Concrete spheres could deliver feasible energy storage for offshore wind turbines
The intermittent nature of wind and solar power generation is one of the biggest challenges facing these renewable energy sources. But this isn’t likely to remain a problem for much longer with everything from flywheels to liquid air systems being developed to provide a cheaper form of energy storage than batteries for times when the wind is blowing or the sun isn’t shining. A new concept out of MIT can now be added to the the list of potential solutions. Aimed specifically at offshore wind turbines, the concept would see energy stored in huge concrete spheres that would sit on the seafloor and also function as anchors for the turbines.
The MIT concept works by using excess energy generated by the wind turbines to pump seawater from a hollow concrete sphere sitting on the seafloor that measures 30 meters (98 ft) in diameter. Then, when the wind dies down and power is needed, a valve is opened to let the water back into the sphere through a turbine that drives a generator to produce electricity.
The MIT researchers say that such a sphere positioned in 400-meter (1,312 ft) deep water could store up to 6 MWh of power, meaning that 1,000 spheres could supply as much power as a nuclear power plant for several hours. They claim this is enough to transform offshore wind turbines into a reliable alternative to conventional on-shore coal or nuclear plants.
Additionally, since the system would be connected to the grid, the spheres could also be used to store energy generated from other sources, such as on-shore wind and solar, or from base load power plants that are most efficient when operating at steady levels. Such a system could reduce the reliance on the generally less efficient peaking power plants that kick in when there is a high electricity demand that base load plants can’t meet.
The spheres with their 3-meter thick concrete walls would weigh thousands of tons each, which would also make them suitable to anchor the wind turbines in place. However, because there is currently no vessel with the capacity to deploy a load of their size and weight, a specially built barge would need to be constructed to tow them out to sea after being cast on land.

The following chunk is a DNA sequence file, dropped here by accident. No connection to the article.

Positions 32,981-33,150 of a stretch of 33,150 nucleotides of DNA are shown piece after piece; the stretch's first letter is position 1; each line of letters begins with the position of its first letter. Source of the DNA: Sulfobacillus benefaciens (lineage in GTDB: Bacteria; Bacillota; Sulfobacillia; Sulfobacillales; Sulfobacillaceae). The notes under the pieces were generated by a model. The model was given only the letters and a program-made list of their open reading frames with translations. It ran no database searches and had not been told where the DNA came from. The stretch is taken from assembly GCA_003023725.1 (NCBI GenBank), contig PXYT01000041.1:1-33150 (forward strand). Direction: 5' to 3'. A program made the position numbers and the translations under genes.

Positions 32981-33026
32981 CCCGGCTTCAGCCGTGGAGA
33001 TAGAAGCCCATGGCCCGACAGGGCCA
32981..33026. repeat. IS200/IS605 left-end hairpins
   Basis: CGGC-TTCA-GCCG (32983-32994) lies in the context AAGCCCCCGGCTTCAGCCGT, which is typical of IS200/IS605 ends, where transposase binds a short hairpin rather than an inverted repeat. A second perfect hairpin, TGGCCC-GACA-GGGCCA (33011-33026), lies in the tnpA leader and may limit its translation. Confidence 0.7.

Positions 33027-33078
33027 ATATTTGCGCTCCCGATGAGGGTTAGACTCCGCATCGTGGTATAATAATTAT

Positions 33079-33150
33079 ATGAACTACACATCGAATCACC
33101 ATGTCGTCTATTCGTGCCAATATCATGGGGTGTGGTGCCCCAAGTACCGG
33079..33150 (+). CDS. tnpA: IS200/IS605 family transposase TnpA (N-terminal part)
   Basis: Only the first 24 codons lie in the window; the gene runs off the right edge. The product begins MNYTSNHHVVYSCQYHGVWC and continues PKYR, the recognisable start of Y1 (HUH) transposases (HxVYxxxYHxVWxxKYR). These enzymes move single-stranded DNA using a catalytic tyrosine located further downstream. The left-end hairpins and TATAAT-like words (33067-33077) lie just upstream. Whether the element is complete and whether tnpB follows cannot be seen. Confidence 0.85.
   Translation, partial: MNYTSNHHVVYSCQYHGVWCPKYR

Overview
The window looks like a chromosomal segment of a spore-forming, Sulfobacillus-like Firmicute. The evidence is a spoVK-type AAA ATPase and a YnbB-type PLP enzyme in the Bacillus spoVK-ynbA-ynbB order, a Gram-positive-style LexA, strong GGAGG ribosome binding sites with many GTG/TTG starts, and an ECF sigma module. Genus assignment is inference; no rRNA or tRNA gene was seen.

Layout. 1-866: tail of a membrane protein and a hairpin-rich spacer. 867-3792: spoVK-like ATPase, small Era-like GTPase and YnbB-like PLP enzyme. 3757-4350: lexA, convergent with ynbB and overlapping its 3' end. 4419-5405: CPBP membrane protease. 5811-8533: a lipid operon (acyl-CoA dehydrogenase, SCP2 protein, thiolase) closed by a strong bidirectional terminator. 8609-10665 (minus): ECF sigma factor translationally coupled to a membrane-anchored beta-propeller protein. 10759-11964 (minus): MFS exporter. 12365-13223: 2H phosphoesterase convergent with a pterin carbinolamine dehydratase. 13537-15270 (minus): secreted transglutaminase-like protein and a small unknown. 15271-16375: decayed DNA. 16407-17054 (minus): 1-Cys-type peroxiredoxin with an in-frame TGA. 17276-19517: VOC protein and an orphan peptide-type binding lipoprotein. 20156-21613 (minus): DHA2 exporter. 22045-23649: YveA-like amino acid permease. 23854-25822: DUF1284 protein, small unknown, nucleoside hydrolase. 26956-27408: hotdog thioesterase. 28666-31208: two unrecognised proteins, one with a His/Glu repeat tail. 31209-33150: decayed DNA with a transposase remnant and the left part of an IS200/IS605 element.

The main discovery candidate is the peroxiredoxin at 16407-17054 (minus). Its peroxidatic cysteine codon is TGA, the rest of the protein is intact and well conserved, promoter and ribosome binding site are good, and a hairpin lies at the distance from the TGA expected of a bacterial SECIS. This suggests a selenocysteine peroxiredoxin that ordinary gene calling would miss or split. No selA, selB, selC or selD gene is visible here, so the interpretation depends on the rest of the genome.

This contributes to the preliminary cost estimates of about US$12 million to build and deploy one sphere, with costs gradually declining from there. The team estimates the technology could yield storage costs of around six cents per kilowatt-hour, which is considered viable by the utility industry.
While the team’s analysis indicates the technology would be economically feasible at depths as shallow as 200 m, with costs per megawatt hour of storage dropping as depth increases to 1,500 m before rising again, 750 m is seen as the optimal depth for the spheres. However, Brian Hodder, a researcher at the MIT Energy Initiative, says as costs are reduced over time, the system could become cost-effective in shallower water.
Alexander Slocum, the Pappalardo Professor of Mechanical Engineering at MIT, and his students built a prototype 30-inch (76 cm) diameter sphere in 2011 to demonstrate the feasibility of the system. The team now hopes to scale testing up to a 3-meter sphere and then, if funding becomes available, a 10-meter version that would be tested in an undersea environment.
They estimate an offshore wind farm using the technology could supply an amount of power comparable to the Hoover Dam, while using a similar amount of concrete. The team says that some of the concrete for the spheres could be made using fly ash from existing coal plants to cut the amount of carbon dioxide emissions resulting from production.
The MIT team has filed a patent for the system, which is detailed in a paper published in IEEE Transactions.